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Video: Civil rights activist quotes stirring version of ‘Come, Come, Ye Saints’ and what it symbolizes for the NAACP

Reverend Amos C. Brown, chair of religious affairs for the NAACP, recently spoke during the 110th annual NAACP convention about the "incredible similarities" he's found between the civil rights organization and The Church of Jesus Christ of Latter-day Saints.

The first similarity, he said, is President Russell M. Nelson's position as the 17th president of the Church. The Reverend Brown — a widely recognized civil rights activist and one of eight students who took a college course by Martin Luther King Jr. — is the 17th pastor of the Third Baptist Church of San Francisco.

Read more: ‘It can be well with this nation’ if we lock arms as children of God

But the similarities don't end there. Two of the religions' most recognized hymns, "Lift Every Voice and Sing" and "Come, Come, Ye Saints," are about people who endured adversity and remained true to their faith. Quoting each hymn, Reverend Brown concluded that these similarities are a symbol of hope and love today for everyone.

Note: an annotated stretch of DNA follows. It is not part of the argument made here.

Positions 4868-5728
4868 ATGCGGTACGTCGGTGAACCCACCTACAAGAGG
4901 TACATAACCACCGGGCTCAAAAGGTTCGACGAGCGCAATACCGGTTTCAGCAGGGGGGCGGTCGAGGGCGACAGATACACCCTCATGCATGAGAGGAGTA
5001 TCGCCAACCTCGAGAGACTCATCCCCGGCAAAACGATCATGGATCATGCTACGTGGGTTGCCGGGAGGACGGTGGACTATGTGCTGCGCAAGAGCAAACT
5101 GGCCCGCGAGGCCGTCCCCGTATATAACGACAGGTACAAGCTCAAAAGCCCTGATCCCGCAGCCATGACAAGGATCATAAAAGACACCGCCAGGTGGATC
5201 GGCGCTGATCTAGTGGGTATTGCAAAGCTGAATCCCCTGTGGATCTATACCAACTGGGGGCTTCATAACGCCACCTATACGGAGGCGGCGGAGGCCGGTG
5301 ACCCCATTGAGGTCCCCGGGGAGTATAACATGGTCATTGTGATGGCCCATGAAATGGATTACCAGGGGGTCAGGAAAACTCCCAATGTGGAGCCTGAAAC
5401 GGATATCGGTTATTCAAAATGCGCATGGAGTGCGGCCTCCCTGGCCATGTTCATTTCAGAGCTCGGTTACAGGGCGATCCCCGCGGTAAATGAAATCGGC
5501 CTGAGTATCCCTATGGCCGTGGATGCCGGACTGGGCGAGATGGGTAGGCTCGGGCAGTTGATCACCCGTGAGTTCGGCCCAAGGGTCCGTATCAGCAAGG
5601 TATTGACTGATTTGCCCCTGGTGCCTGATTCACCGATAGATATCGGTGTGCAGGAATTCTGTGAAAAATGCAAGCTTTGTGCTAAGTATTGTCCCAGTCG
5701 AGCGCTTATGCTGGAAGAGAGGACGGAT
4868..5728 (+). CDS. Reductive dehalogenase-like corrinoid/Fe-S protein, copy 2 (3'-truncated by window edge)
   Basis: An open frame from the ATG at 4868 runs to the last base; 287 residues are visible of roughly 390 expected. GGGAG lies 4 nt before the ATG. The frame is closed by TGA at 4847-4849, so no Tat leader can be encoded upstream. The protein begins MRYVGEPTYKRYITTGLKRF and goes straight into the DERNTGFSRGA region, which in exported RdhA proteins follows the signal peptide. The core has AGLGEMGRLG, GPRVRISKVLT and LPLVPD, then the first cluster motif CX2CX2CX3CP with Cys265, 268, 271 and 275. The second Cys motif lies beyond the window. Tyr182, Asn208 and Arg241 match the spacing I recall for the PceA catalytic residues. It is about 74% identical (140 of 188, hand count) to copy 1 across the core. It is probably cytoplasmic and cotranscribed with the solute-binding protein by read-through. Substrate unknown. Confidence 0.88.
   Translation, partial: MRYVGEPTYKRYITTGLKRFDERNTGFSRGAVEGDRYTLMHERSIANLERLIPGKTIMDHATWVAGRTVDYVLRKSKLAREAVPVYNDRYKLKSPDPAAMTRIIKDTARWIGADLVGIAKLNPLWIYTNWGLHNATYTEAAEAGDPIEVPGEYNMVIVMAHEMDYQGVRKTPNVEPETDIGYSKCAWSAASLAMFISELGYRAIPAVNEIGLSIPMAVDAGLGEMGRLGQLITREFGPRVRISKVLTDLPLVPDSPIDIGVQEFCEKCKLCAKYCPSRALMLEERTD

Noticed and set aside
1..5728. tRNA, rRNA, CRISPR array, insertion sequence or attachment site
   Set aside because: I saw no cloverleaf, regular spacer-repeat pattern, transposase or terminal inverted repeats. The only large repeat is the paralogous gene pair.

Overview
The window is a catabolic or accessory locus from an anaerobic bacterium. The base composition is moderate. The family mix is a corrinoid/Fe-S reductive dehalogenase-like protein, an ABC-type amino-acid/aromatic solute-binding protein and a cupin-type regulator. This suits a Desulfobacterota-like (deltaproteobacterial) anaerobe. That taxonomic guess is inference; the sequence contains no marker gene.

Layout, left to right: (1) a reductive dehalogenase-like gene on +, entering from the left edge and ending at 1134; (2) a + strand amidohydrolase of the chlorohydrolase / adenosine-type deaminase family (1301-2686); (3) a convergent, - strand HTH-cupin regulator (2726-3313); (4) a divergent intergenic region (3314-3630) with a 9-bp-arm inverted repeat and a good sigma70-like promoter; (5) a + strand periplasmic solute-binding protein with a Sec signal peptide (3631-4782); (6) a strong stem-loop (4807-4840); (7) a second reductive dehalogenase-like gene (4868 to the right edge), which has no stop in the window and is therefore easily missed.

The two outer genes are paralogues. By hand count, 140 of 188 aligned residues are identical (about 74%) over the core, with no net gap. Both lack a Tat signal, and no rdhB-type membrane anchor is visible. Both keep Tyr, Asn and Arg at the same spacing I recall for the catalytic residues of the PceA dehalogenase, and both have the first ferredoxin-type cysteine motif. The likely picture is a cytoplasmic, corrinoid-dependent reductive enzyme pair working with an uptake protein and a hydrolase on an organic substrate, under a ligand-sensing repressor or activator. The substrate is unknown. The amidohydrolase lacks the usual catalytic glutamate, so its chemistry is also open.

President Russell M. Nelson of The Church of Jesus Christ of Latter-day Saints and his wife Sister W

President Russell M. Nelson of The Church of Jesus Christ of Latter-day Saints and his wife Sister Wendy Nelson share a laugh with the Rev. Theresa Dear and Dr. Amos Brown at the 110th annual national convention for the National Association for the Advancement of Colored People in Detroit on Sunday, July 21, 2019.

Jeffrey D. Allred, Deseret News

“It can be well in this nation when we lock arms, as I locked arms with President Nelson,” he said, referencing when he greeted the prophet at the NAACP convention. “Not as black and white. Not as Church of Jesus Christ of Latter-day Saints, or Baptist. But as children of God who are about loving everybody and bringing hope, happiness and health to all of God’s children.”

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